Positive linear relationship between productivity and diversity: evidence from the Eurasian Steppe.

Published online
21 Nov 2007
Content type
Journal article
Journal title
Journal of Applied Ecology

Bai YongFei & Wu JianGuo & Pan QingMin & Huang JianHui & Wang QiBing & Li FuSheng & Buyantuyev, A. & Han XingGuo
Contact email(s)

Publication language
Nei Mongol & China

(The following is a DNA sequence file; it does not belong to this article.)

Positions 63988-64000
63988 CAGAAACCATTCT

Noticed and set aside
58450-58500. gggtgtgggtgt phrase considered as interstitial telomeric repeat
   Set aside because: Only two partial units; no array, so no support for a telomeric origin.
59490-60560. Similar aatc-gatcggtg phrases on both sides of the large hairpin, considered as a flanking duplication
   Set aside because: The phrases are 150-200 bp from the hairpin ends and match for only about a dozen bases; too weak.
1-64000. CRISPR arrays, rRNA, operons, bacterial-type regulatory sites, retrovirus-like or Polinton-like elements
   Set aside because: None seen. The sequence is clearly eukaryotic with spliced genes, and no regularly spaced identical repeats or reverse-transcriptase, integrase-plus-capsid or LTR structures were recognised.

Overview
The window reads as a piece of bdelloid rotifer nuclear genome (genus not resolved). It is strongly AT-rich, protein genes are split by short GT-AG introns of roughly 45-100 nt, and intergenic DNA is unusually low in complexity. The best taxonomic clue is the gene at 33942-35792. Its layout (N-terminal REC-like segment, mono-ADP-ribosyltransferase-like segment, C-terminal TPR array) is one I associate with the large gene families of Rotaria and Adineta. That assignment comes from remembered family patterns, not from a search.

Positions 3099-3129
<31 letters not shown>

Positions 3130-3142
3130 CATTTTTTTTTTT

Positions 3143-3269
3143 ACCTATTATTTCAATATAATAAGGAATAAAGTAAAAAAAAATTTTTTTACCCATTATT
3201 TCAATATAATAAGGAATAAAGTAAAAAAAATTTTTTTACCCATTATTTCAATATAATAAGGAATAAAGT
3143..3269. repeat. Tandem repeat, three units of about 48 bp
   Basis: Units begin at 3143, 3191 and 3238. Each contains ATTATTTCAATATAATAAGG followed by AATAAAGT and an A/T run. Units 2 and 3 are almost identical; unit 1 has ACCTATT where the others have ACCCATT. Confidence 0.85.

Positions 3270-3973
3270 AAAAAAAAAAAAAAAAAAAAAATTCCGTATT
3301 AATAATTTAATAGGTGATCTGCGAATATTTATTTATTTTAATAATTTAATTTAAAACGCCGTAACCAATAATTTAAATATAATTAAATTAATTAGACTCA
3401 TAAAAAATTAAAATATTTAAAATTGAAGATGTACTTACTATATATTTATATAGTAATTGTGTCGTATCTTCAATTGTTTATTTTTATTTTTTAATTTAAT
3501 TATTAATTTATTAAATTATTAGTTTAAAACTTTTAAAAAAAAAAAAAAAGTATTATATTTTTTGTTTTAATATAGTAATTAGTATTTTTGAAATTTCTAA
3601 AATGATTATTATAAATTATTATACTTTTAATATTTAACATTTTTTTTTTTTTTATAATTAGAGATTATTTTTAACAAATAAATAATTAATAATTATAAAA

Understanding the productivity-diversity relationship (PDR) is a key issue in biodiversity-ecosystem functioning research, and has important implications for ecosystem management. Most studies have supported the predominance of a hump-shaped form of PDR in which species richness peaks at an intermediate level of productivity. However, this view has been challenged recently on several grounds. Based on data from 854 field sites across the Inner Mongolia region of the Eurasian Steppe, we tested the form of PDR at different organizational levels (association type, vegetation type and biome) and multiple spatial scales (local, landscape and regional). Our results showed that a positive linear, rather than hump-shaped, form was ubiquitous across all organizational levels and spatial scales examined. On the regional scale, this monotonic PDR pattern corresponded closely with the gradient in mean annual precipitation (MAP) and soil nitrogen. Increasing species dissimilarity with productivity could also contribute to the positive linear form of PDR. Our results also indicated that grazing decreased both primary productivity and species richness but, intriguingly, not the form of PDR. Synthesis and applications. This study provides the first direct test of the productivity-diversity relationship for the world's largest contiguous terrestrial biome - the Eurasian Steppe. The predominance of a positive linear relationship in this region defies the commonly held view that a unimodal form of PDR dominates terrestrial ecosystems, supported mainly by studies in Africa, Europe and North America. It suggests that precipitation has a greater control on the productivity-diversity relationship in the Eurasian Steppe than grasslands elsewhere. Also, the positive linear relationship is surprisingly robust to grazing. Our results provide new insight into the productivity-diversity relationship and have several implications for restoring degraded lands and understanding ecological consequences of climate change in the Eurasian Steppe.

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